After the delayed responses to the Danish question from India and China, are the leaders of the world really any closer to combatting climate change?
India and China have now both given their approval to the Copenhagen climate accord, the last-minute agreement that transpired from the chaos of the UN’s disappointing summit in Copenhagen.
Earlier there had been concern that without the concurrence of the world’s two fastest growing polluters the accord would fall through.
The official messages sent to the UN‘s climate secretariat, however, have done little to ease the dim view that a legal international agreement regarding global warming will reach a conclusion this year. By eschewing the word “associated” it seems that India and China are purposefully trying to distance themselves from full approbation.
Reports in The Guardian say the delayed response from the two countries further highlights the gulf that still exists between the US – the strongest backer of the accord – and the other key nations on how to combat climate change.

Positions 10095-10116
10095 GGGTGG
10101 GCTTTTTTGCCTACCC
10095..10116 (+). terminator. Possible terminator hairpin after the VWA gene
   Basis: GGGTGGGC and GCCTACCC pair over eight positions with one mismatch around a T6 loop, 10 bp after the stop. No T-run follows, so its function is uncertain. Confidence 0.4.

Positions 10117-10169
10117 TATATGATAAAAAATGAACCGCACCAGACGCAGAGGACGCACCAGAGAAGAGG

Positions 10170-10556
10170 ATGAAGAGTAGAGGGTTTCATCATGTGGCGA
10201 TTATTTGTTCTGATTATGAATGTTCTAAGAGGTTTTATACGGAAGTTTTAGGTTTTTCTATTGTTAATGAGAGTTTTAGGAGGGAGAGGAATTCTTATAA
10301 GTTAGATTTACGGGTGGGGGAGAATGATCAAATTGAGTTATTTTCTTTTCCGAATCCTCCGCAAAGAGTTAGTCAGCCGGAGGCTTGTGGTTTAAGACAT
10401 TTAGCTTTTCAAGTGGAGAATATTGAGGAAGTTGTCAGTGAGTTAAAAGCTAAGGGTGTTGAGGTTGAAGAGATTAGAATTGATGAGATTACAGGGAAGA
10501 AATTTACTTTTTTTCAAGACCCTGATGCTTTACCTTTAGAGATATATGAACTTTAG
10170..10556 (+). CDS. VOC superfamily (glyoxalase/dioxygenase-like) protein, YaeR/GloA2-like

Since the summit in Copenhagen there had been some confusion over how to achieve a legal binding treaty to reduce greenhouse emissions. Even though the accord set last-minute environmental targets, it did not state how this could be achieved.
It has been suggested that decisions over whether a new global treaty must be unanimously agreed are at the heart of the disagreements.
The European Union‘s climate commissioner, Connie Hedegaard, believes “remaining differences between parties may delay agreement on this until next year.”